Two former public servants sentenced to prison in Sukoró case

Two former directors of Hungarian National Asset Management Inc. (MNV) were sentenced to prison by a third-degree court for their roles in the corruption surrounding the Sukoró casino and tourism investment case, reports

Miklós Tátrai, MNV's former Chief Executive Director, and Zsolt Császy, former Director of Sales have been sentenced by the High Court of Hungary to three and two and a half years of imprisonment respectively for attempted misappropriation of funds.
The Sukoró case, which later escalated into one the biggest scandals of the Socialist governments led by Ferenc Gyurcsány, started in 2008 when the National Asset Management Council decided to exchange 70 hectares of state-owned land on the outskirts of Sukoró, lying next to Lake Velence, for 183 hectares of periphery land near Pilis and Albertirsa owned by Israeli-Hungarian businessman Joav Blum, in order to secure land for the planned M4 motorway.
An independent appraiser decided that the Sukoró land was worth HUF 1.08 billion (USD 3.93 million) while the two real estates situated in Pest County were valued at USD 787.4 (USD 2.87 million). The investor paid the difference at the end of that year. The competent prosecutor prevented entering the deal into the land registry because of a procedural error, and the procedure had to be started all over again.
In January 2009 it was revealed that the investment group represented by Blum planned to build a hotel, casino, and recreation center complex worth EUR 1 billion in investments that would have allegedly created 2,600 jobs locally. The project which was called King's City met heavy opposition from civil rights and environmental advocacy groups. Nevertheless, a few months later Ferenc Gyurcsány's socialist government declared the project a priority investment with a government decree.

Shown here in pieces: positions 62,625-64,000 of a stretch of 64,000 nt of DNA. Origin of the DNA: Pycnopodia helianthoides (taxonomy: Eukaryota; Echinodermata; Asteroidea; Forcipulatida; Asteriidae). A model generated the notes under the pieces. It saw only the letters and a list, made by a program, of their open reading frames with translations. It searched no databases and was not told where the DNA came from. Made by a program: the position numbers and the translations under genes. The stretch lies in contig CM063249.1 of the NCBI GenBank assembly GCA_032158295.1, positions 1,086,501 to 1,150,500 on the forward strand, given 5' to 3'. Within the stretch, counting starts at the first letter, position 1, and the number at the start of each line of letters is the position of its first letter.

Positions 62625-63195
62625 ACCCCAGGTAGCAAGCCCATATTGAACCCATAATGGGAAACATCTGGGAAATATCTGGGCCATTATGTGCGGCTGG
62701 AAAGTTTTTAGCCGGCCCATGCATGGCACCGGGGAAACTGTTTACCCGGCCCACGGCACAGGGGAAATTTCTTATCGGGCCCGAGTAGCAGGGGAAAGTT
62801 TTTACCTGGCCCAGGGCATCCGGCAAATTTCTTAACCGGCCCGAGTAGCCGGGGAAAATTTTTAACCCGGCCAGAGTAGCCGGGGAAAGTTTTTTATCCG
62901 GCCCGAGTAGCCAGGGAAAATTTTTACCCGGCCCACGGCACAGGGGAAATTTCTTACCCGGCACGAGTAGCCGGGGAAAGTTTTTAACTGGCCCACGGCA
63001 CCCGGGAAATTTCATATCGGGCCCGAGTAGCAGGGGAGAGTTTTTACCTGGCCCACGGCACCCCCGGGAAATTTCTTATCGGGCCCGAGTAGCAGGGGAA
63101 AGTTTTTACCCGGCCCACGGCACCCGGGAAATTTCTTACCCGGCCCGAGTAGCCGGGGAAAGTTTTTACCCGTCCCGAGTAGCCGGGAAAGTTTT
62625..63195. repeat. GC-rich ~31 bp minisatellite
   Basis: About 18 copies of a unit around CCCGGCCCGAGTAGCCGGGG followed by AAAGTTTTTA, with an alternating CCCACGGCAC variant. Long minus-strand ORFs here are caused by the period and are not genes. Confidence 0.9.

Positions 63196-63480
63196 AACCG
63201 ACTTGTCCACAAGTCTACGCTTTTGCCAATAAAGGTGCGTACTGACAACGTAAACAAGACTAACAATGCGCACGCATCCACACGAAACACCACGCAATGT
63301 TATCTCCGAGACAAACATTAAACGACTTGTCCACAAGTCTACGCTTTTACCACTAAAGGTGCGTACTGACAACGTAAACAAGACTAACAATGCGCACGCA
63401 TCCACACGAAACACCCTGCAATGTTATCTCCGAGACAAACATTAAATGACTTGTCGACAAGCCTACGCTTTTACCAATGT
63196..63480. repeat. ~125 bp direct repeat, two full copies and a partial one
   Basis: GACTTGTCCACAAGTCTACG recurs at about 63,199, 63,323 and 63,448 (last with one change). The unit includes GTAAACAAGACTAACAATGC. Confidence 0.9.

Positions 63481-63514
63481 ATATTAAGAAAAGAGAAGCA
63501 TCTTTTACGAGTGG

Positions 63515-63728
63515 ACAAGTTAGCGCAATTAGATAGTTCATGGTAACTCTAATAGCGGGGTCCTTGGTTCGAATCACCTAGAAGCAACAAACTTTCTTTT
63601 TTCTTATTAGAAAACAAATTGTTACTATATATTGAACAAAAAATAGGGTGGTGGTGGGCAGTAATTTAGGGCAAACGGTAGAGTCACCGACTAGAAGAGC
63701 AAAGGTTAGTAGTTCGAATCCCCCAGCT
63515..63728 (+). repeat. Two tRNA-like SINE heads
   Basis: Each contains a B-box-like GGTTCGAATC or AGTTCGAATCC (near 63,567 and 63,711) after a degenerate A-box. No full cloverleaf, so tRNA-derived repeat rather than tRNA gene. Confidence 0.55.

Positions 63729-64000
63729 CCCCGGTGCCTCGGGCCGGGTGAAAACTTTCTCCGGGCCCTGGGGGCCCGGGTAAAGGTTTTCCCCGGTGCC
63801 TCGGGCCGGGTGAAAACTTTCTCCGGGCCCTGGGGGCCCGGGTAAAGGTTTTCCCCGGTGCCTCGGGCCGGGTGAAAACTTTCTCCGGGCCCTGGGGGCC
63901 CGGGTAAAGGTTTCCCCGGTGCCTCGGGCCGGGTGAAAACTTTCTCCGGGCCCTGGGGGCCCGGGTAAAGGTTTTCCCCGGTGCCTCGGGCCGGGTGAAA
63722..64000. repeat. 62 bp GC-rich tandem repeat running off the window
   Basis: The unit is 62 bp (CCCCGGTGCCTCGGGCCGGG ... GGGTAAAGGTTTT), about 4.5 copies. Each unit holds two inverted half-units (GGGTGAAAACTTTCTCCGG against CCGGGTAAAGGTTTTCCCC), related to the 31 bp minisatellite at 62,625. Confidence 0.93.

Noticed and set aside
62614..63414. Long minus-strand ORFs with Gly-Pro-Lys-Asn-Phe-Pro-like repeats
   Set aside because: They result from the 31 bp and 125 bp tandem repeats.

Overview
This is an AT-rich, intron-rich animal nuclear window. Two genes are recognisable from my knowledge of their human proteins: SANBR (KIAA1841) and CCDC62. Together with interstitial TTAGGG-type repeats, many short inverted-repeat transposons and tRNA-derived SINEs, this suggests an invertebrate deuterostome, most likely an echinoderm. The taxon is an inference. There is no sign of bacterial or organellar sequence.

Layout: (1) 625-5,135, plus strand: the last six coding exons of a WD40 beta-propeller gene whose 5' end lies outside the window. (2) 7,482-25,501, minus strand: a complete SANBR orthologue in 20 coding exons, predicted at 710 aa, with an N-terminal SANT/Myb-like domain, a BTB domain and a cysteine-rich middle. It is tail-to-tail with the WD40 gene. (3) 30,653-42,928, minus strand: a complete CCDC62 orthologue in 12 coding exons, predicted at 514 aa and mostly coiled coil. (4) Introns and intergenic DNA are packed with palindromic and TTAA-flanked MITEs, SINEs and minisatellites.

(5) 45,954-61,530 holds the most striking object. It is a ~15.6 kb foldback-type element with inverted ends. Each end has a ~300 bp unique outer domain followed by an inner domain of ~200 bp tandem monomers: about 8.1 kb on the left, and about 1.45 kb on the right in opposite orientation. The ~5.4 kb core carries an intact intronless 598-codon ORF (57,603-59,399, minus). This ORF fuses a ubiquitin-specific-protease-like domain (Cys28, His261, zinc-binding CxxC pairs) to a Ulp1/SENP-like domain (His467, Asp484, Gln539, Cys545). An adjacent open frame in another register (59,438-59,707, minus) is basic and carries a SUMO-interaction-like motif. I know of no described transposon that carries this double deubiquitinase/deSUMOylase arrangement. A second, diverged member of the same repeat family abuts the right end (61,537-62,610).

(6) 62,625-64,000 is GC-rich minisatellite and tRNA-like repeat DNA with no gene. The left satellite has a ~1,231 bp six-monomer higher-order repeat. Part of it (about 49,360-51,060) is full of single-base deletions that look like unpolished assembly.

After Gyurcsány's resignation as PM his successor, Gordon Bajnai, initiated an inquiry into the casino project and the real estate exchange. Around the same time, the Central Detective Chief started investigating an unknown offender for misappropriation of funds causing significant material damage.
According to a report ordered by the Attorney General's Office, the Sukoró land was underpriced in the exchange contract by HUF 737.7 million (USD 2.68 million) while the Pest County real estates were overpriced by HUF 562 million (USD 2.05 million). Should the investment have materialized, it would have caused HUF 1.29 billion (USD 4.7 million) in damage to the Hungarian state.
In the Autumn of 2009, the concession contract required for the operation of the casino was signed, while then-Finance Minister Péter Oszkó ordered the MNV to undo the contract with Blum. If Blum was reluctant to cooperate, Oszkó ordered the MNV to attack their own contract in court.
Right after Fidesz came back to power in 2010, Tátrai and Császy were taken into custody. A year later the National Assembly lifted Ferenc Gyurcsány's immunity from prosecution, and shortly thereafter he was accused of abuse of office by the Central Detective Chief after then-LMP MP András Schiffer filed a report against him. The investigation was dropped in 2012 because of lack of evidence against Gyurcsány.
The same year the Budapest High Court declared the real estate exchange contract null and void. This decision was later confirmed by the High Court of Hungary as well. Meanwhile, Tátrai, Császy and another former MNV employee, as well as an appraiser and a lawyer were officially charged.
In the autumn of 2014, the Washington-based International Centre for Settlement of Investment Disputes decided in favor of the Hungarian state. The international court dismissed the Israeli investment group's lawsuit and request of HUF 100 billion (USD 364.4 million) compensation.
In 2015 the Court of Szolnok sentenced Tátrai, Császy and the lawyer, while the two other suspects were acquitted. The sentenced suspects appealed against the sentencing and the second-degree court acquitted every suspect, but the prosecutor appealed against the decision.
The Sukoró scandal was a long-time weapon in Fidesz's hand against former PM Ferenc Gyurcsány. Prosecuting the offenders of the Sukoró scandal, including Gyurcsány, was one of the main promises of Fidesz's 2010 election campaign that led to their landslide victory.
"Criminals belong in jail...Gyurcsány and the socialists committed the most corrupt governing of all time, they stole the national wealth and are guilty of abuse of power," reads a statement released by Fidesz after the sentencing.

Last Updated on Thursday, 08 June 2017 20:02